A 15-month-old boy survived an 11-story fall from his family's Minneapolis apartment balcony thanks to his young age and a lucky landing spot.

"If you and I fell that far, we would be dead," Dr. Tina Slusher said from the pediatric intensive care unit at Hennepin County Medical Center. "He's a baby and … he happened to land on a very small patch of mulchy area. … He's a kid. So they tend to be more flexible and pliable than you and I would be. Having said that, it's a real gift from God that he made it because this is a huge fall."

Doctors, family and community members are dubbing Musa Dayib "the miracle baby," but the toddler, who is in critical but stable condition, still must recover from some very severe injuries, including fractures and a concussion.

The boy fell from the family's balcony from the Cedar-Riverside apartment towers about 8 p.m. Sunday. An anxious crowd of Somali-Americans who live in the area quickly gathered as emergency workers treated him and an ambulance took him to the hospital, said local community activist Abdirizak Bihi, who spent part of Monday at the hospital with the family. "When people found out he survived, no one could believe it," Bihi said.

Slusher told the family their child will survive, but the parents remain in shock, Bihi said.

"I'm more concerned about his dad and his mother,'' he said. "They're devastated. They can't even speak."

In a statement released by hospital officials, the parents said they were thankful for the "continued prayers for Musa and his family at this time."

In less than a minute

Bihi said the child's mother was running errands nearby while his father watched him and his 3-year-old sister. The father had gone into another room to get something when his daughter ran to him, calling, "'Daddy. The baby fell,' " Bihi said Monday.

"It took place in less than a minute," Bihi said. "The grandmother told me that the daughter opened the balcony door."

Bihi said he and his daughters, 8 and 12, were out for a walk Sunday night when they saw the commotion outside the building and learned about the toddler's horrific fall.

"This is such a tragedy," he said. "The parents are blaming themselves."

Bihi said friends, neighbors and even strangers are trying to help the mother and father not to focus on the fall but the miraculous survival of their son, he said. This also is a moment for the community to come together to keep this from happening again, Bihi said.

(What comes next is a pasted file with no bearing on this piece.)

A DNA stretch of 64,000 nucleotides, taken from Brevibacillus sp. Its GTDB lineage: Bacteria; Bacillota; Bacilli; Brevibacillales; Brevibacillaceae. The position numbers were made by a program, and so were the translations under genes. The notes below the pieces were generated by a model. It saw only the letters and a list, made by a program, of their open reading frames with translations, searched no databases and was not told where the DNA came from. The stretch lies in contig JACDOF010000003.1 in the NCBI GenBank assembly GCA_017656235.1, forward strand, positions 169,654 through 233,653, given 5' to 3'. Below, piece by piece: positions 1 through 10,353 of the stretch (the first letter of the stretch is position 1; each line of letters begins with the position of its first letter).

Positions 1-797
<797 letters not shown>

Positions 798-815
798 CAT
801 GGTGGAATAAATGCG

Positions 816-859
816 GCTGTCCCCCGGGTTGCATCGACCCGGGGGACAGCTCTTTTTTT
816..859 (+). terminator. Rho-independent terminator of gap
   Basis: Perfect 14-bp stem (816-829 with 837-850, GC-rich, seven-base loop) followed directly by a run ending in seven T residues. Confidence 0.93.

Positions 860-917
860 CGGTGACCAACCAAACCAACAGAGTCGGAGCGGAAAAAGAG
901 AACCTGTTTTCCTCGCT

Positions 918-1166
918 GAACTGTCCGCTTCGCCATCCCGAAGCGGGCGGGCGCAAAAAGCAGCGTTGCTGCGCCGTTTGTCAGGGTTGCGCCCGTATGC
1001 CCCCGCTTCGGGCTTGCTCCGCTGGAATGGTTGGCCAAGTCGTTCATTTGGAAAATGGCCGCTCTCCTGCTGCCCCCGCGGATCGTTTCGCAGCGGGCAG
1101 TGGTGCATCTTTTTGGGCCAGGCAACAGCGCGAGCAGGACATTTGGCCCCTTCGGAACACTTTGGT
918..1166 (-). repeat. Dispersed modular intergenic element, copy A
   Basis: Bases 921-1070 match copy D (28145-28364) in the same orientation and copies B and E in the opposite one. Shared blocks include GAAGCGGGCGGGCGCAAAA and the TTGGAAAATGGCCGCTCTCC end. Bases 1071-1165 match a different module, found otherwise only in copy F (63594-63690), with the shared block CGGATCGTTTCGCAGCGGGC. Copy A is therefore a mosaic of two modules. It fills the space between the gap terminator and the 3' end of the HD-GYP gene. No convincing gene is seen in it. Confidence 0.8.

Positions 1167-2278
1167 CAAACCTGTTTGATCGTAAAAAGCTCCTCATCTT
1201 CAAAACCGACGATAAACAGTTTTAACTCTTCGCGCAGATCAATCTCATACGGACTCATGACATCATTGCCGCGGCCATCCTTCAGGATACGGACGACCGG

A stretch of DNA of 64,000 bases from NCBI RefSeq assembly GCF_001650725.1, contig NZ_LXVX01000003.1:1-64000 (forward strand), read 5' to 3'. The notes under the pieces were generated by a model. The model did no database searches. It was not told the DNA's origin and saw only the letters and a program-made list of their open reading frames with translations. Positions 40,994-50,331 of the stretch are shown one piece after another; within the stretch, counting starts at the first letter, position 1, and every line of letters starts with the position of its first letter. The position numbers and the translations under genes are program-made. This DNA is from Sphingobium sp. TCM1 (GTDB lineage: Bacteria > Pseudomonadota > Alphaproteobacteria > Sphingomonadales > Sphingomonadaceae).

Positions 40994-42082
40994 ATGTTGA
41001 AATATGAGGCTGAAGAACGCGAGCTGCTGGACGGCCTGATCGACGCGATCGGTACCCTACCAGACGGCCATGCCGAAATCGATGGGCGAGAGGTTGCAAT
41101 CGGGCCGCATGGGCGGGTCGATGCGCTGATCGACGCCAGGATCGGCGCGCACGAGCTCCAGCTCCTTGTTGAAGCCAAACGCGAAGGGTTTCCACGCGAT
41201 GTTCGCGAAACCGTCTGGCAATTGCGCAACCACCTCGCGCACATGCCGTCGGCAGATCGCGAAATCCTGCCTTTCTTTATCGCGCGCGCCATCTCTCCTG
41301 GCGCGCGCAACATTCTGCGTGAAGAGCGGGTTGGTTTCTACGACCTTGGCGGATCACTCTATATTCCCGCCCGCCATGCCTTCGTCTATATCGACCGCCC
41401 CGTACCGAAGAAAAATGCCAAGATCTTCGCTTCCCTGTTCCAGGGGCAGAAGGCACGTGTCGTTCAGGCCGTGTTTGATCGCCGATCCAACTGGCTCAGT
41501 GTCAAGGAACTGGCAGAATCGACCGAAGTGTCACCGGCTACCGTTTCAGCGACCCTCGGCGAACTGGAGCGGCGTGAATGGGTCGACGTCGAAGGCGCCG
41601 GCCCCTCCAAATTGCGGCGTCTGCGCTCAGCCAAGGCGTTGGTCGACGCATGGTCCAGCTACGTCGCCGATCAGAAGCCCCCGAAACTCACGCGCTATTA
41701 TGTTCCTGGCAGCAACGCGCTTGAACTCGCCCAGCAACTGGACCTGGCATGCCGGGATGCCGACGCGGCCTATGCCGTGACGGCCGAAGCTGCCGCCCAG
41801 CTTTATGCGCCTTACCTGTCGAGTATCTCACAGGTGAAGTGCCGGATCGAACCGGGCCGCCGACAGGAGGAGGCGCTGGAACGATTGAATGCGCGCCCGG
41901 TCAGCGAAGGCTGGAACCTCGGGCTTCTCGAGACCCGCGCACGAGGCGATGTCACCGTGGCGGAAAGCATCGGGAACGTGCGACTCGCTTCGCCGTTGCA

Bihi said a community meeting is scheduled for 5 p.m. Tuesday at the Brian Coyle Community Center, 420 15th Av. S., suggesting, "maybe we need to change the railings or restrict access to the balconies."

Chris Sherman, whose family has owned and managed the 1,303-unit Riverside Plaza apartments since 1988, said the railings are 47 inches high and spaced 5½ to 6 inches apart. He said the design passed inspection when the building underwent a $65 million renovation in 2011-2012.

He said the railings were examined after Sunday's fall and we "received no word that anything is wrong nor do we know whether the railings were the issue because he doesn't know yet how the child fell 11 stories. It's very unfortunate and we wish him a speedy recovery."

While the community gathers, doctors are tending to Musa's recovery from his injuries, including a brain injury, which poses the least immediate concern, Slusher said. The boy also suffered rib fractures with bruising to his lungs as well as fractures in both arms and his backbone, she said. But the boy didn't suffer a spinal cord injury, she said.

Although it's too early to say whether the toddler will suffer any long-term problems from the fall, Slusher said the resiliency of his youth likely will have him out of the hospital in weeks or months, depending on the rehabilitation services he may need.

"I expect him to survive," Slusher said. "It's amazing."

Star Tribune staff writer Paul Walsh contributed to this report.

mlsmith@startribune.com • 612-673-4788

mcKinney@startribune.com • 612-673-7329